Another code, Code B, is shown in FIG. 7. Code B is constructed in a similar manner as Code A. It uses a rate-13/14 code constrained by a short block encoder in the even and odd interleave, as described in detail in commonly assigned, co-pending U.S. patent application Ser. No. 11/048273, filed herewith.

The generalized Fibonacci code is determined by the bases given in FIG. 7. This generalized Fibonacci code has a better j-profile than the one of Code A. The resulting Code B is a rate-199/200 (G=20, I=10) code with three locations for 10-bit RS parity symbol insertion that do not weaken the G- and I-constraints. Owing to the improved j-profile of the generalized Fibonacci code, Code B supports more locations for inner parity insertion than Code A, while maintaining the same (G, I)-constraints.

In the embodiments of FIGS. 6 and 7, the RS symbols are divided into half bytes of 5-bits. Each half byte is separately inserted into more strongly constrained portions of the codewords. In FIG. 6, single bit parity information is inserted into the codeword separately from the half bytes.

While the present invention has been described herein with reference to particular embodiments thereof, a latitude of modification, various changes, and substitutions are intended in the present invention. In some instances, features of the invention can be employed without a corresponding use of other features, without departing from the scope of the invention as set forth. Therefore, many modifications may be made to adapt a particular configuration or method disclosed, without departing from the essential scope and spirit of the present invention. It is intended that the invention not be limited to the particular embodiment disclosed, but that the invention will include all embodiments and equivalents falling within the scope of the claims.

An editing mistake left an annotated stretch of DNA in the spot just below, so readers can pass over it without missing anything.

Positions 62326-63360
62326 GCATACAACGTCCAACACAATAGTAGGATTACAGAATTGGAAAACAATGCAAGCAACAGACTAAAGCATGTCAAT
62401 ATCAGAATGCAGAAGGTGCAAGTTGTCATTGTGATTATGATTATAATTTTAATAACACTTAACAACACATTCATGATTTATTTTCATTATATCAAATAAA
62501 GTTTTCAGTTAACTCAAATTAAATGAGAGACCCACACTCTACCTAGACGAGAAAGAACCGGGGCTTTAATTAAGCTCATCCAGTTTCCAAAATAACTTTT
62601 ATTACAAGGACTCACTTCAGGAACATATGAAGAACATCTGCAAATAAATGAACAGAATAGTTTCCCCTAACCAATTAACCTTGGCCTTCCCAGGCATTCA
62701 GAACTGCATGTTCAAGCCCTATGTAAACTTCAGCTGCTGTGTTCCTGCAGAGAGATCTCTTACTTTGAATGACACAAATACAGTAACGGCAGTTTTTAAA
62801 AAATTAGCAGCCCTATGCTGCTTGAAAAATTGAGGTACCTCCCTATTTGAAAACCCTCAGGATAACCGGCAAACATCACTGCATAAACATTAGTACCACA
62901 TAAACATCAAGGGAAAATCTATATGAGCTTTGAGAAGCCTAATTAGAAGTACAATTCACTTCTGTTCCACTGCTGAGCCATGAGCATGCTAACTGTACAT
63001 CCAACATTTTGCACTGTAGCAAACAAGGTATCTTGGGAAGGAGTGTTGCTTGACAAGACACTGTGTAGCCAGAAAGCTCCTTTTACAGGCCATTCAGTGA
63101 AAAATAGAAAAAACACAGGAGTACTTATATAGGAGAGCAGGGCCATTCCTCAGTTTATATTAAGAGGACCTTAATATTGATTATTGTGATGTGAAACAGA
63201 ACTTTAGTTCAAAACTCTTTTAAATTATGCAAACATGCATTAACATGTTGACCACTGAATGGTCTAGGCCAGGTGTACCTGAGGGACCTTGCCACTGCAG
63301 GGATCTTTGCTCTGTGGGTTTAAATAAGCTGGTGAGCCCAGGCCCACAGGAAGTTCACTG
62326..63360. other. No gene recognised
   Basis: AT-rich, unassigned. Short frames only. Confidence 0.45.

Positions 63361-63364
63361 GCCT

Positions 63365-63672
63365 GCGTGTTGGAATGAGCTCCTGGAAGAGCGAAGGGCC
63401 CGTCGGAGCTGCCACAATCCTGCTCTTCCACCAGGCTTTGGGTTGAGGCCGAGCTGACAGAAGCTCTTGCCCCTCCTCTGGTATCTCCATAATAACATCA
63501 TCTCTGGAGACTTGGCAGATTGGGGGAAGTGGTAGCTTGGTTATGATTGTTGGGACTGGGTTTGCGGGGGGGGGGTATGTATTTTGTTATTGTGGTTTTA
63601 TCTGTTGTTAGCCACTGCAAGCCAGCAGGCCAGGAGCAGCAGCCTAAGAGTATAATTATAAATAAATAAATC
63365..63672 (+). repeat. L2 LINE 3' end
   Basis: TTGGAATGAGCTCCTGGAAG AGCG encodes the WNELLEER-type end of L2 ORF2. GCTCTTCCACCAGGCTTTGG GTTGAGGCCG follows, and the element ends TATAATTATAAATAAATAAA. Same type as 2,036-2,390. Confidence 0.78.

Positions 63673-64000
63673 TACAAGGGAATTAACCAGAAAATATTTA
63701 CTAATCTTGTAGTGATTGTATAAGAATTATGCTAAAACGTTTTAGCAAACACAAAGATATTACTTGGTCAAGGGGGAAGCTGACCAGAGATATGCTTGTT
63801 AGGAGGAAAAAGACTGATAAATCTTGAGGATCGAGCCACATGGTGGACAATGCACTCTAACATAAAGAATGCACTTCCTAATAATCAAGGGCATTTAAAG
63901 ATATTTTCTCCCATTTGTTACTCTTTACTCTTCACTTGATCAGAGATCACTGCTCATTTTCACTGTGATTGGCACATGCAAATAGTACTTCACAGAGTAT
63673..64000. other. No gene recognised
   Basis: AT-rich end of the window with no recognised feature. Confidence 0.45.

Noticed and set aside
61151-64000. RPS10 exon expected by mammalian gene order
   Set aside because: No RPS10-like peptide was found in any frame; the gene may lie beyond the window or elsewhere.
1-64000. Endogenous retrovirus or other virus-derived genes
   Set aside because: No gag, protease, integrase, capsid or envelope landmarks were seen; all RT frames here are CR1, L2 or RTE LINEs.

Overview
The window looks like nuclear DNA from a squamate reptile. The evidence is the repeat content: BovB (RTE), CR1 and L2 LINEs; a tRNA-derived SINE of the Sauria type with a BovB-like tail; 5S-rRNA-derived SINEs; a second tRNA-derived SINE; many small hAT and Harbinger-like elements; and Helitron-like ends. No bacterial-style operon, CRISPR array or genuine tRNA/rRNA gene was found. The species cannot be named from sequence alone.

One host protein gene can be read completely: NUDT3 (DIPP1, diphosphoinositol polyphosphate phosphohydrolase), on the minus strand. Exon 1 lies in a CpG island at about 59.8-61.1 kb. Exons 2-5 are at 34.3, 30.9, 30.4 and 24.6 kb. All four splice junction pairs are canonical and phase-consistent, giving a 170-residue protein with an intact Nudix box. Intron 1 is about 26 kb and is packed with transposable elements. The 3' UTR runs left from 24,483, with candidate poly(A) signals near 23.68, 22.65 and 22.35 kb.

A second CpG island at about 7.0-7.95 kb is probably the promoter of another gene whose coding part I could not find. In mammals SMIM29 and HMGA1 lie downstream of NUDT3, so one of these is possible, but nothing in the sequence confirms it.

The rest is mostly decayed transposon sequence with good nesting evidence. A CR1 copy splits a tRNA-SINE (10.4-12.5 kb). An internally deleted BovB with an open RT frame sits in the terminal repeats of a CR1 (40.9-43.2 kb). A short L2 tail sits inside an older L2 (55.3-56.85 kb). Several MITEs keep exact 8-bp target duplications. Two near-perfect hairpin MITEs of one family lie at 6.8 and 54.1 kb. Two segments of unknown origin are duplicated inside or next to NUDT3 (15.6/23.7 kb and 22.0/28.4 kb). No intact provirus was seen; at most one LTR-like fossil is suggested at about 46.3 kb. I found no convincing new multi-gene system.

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Classifications
U.S. Classification341/59, 369/59.23, G9B/20.041, 360/40, 341/80
International ClassificationH03M7/00
Cooperative ClassificationH03M5/145, G11B20/1426
European ClassificationH03M5/14B, G11B20/14A2B
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Jul 4, 2010LAPSLapse for failure to pay maintenance fees
Feb 8, 2010REMIMaintenance fee reminder mailed
Feb 17, 2005ASAssignment
Owner name: HITACHI GLOBAL STORAGE TECHNOLOGIES NETHERLANDS, B
Free format text: ASSIGNMENT OF ASSIGNORS INTEREST;ASSIGNORS:BLAUM, MARIO;CIDECIYAN, ROY D.;ELEFTHERIOU, EVANGELOS S.;AND OTHERS;REEL/FRAME:015696/0167;SIGNING DATES FROM 20050125 TO 20050126